Amanda Drinkall and Rufus Collins in Venus in Fur at the Goodman Theatre, directed by Joanie Schultz.
Amanda Drinkall as Vanda and Rufus Collins as Thomas in David Ives' Venus in Fur, directed by Joanie Schultz, at the Chicago's Goodman Theatre.
(© Liz Lauren)

Only a masochist would miss Venus in Fur, David Ives' riff on Leopold von Sacher-Masoch's S-and-M classic Venus in Furs. This fast-paced, 90-minute thrill ride celebrates the flesh while stimulating the mind.

It's a dark and stormy night as the Goodman Theatre's twisted take on gender, power, and kinkiness begins. Amid cataclysmic rumblings of thunder we meet Thomas (Rufus Collins), a playwright/director at the tail end of a punishing day. He's been trying to cast the all-important title role in his adaptation of Masoch's novel Venus in Furs, but he's been barraged by talent-free imbecile ingénues the entire audition session. Or so he rants into the phone to his fiancée, in a conversation that is all but redolent with the tormented, self-absorbed angst of a frustrated artist angry with a world that just doesn't get his art. Enter would-be-leading-lady Vanda (Amanda Drinkall) in a flustered clamor of cluelessness, disorganization, and chatterbox insistence. Never mind that auditions are over and the director is in a foul mood. She has to read for the part, Vanda insists. It'll only take a sec.

From that simple setup, director Joanie Schultz helms a masterful exploration of power, seduction, and repulsion that climaxes with a roar of supernatural (or is it?) feminism. Ives' Venus in Fur may be a two-hander, but its layers are myriad. And yet for all of the play's increasingly intense mind games of humiliation, pain, and the dominatrix-slave dynamic, Venus in Fur is bitingly hilarious.

From the start, Tom and Vanda are a fascinating duo with quicksilver, incendiary chemistry. As Vanda's audition winds on, the 1870s world of Masoch's mysterious, fur-clad mistress and her desperately subservient slave begins to bleed into the real-life 21st-century world of Vanda and Tom. The overlap is mind-bending, the theatrical equivalent of an optical illusion — blink, and what seemed inarguably one thing is another entirely. Power that initially appears to lie incontrovertibly with one person is revealed to be a fleeting fantasy. In this titillating land of role reversals and role play, the one wearing the dog collar isn't necessarily at the mercy of the one wielding the whip.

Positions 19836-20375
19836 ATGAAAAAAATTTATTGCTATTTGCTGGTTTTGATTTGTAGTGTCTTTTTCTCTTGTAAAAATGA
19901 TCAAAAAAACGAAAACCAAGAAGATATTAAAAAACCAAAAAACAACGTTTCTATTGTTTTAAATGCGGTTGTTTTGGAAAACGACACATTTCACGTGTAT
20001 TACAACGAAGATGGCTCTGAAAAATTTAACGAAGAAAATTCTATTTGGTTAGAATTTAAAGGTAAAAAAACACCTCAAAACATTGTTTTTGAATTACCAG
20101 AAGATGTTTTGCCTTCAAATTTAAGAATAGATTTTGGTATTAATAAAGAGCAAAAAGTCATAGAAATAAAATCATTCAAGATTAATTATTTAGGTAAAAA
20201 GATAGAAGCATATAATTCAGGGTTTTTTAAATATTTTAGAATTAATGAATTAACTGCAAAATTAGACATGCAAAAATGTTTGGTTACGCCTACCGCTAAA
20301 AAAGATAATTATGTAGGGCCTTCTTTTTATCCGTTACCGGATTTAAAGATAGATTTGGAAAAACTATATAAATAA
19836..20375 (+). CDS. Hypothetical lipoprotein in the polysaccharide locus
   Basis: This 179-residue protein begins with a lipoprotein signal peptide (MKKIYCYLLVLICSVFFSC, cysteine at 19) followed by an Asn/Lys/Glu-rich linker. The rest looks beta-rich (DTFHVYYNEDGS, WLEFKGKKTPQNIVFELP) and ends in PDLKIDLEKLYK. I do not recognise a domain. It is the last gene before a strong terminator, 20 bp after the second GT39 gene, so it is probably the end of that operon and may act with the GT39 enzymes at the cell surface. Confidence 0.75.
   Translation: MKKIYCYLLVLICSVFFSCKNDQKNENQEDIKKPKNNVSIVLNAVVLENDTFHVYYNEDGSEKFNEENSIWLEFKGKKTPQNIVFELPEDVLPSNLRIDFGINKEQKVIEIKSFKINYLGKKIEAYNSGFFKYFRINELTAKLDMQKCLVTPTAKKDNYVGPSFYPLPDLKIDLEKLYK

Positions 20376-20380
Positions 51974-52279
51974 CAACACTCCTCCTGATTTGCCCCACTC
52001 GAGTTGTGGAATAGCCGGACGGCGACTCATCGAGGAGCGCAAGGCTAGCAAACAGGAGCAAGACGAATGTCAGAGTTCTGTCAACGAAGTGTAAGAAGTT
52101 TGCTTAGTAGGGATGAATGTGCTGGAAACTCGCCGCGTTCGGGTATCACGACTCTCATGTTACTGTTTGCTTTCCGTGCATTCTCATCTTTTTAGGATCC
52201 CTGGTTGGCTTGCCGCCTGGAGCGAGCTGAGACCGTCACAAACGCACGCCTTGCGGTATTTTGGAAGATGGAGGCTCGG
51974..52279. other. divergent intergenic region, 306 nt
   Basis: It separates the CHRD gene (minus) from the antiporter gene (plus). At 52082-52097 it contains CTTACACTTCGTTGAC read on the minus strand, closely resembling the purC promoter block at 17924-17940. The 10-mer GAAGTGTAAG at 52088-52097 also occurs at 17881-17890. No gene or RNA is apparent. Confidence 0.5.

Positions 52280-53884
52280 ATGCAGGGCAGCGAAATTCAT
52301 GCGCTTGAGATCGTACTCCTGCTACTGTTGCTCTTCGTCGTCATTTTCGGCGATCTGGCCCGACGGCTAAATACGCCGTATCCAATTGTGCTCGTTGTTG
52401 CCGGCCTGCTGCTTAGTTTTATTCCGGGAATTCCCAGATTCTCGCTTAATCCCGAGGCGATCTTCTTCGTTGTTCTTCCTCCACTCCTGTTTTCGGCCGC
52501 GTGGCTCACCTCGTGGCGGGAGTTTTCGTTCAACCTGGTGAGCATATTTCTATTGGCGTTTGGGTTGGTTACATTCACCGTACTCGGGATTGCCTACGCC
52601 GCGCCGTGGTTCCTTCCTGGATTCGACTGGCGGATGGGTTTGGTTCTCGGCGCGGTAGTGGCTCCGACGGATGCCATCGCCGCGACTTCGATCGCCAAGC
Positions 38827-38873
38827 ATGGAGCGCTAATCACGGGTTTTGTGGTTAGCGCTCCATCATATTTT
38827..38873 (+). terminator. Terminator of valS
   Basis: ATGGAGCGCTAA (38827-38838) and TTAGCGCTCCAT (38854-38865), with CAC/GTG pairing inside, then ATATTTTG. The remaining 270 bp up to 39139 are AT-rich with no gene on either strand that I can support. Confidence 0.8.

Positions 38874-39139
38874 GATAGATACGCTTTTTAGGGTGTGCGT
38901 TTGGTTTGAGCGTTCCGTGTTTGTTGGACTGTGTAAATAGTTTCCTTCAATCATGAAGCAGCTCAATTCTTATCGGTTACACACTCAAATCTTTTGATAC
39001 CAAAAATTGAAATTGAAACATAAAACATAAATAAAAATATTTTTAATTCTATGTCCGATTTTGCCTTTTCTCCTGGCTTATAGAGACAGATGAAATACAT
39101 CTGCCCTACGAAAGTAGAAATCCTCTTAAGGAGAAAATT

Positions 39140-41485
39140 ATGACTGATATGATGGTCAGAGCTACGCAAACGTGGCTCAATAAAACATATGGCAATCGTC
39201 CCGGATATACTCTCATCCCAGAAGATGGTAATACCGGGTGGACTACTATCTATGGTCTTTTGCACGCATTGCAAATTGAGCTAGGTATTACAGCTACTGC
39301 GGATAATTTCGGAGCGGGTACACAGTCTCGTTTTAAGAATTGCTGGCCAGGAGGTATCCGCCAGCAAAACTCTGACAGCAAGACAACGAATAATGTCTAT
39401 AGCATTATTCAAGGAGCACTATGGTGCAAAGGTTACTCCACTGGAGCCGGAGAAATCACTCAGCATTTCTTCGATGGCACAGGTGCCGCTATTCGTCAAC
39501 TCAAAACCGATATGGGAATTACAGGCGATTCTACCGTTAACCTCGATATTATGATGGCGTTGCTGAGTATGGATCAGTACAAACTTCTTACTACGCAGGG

The unnerving, provocative tale is exquisitely realized by Drinkall and Collins. With legs that go for days and a mind of comparable impressiveness, Vanda is a fascinating creature both physically and intellectually. She may initially come off like a ditz, but as her audition continues, it becomes apparent that Vanda wears her slavishly eager-to-please airhead persona like a costume that can be removed in the snap of a garter belt. In Drinkall's deeply compelling performance, there's something not quite of this earth about Vanda, and that something makes her thrilling.

As for Tom, Collins plays him as a mix of artistic integrity and misogynistic ignorance, simultaneously easy to empathize with and so annoying you want to slap him. On the one hand, Tom's artistic motives are pure. He's passionate about creating a play of substance and fire, a drama that ignites passions and pays tribute to Masoch's seminal novella. On the other hand, he's utterly oblivious to the male privilege he's steeped in, and to the fact that his work is ingrained with horridly humiliating female stereotypes. As an artist, Tom is propelled by good intentions. As a man, he's, toxic with hubris.

It falls to Vanda to make Tom painfully aware of that hubris, and she does so with spectacular results. Strapped into a micro-mini, teensy black bra, and a pair of deadly sharp stilettos for much of the 90-minute production, Drinkall is a living portrait of an objectified woman, a salacious display of body parts designed to cater to the male gaze. But in Drinkall's deceptively lascivious performance, Vanda is also a mighty force to be reckoned with. Dismiss her as a superficial fantasy of fishnets and latex at your peril. And peril is precisely what lies in store for Collins. Lured into a sense of his own moral and intellectual superiority by Vanda's sex-bomb exterior, he's in for a wake-up call that resonates with the violence of an electrical storm.

That storm reverberates through scenic designer Todd Rosenthal's cavernous rehearsal space setting, a largely bare room that serves as blank slate for Vanda and Tom to fill in as they probe ever more deeply into a world of taboo and titillation. Jenny Mannis' costume design is similarly effective, a mix of fantasy and reality with a provocative twinge of supernatural magic. Brainy, sensual, and packed with tantalizing plot twists and role reversals you simply won't see coming, Schultz has paced Venus in Fur with the thrusting momentum of a train, relentlessly building toward an end-game that's terrifying and empowering. It doesn't matter if you'd be hard pressed to tell the difference between a ball gag and a nipple clamp. Venus in Fur is a stimulating adventure about what lies between the ears as well as elsewhere.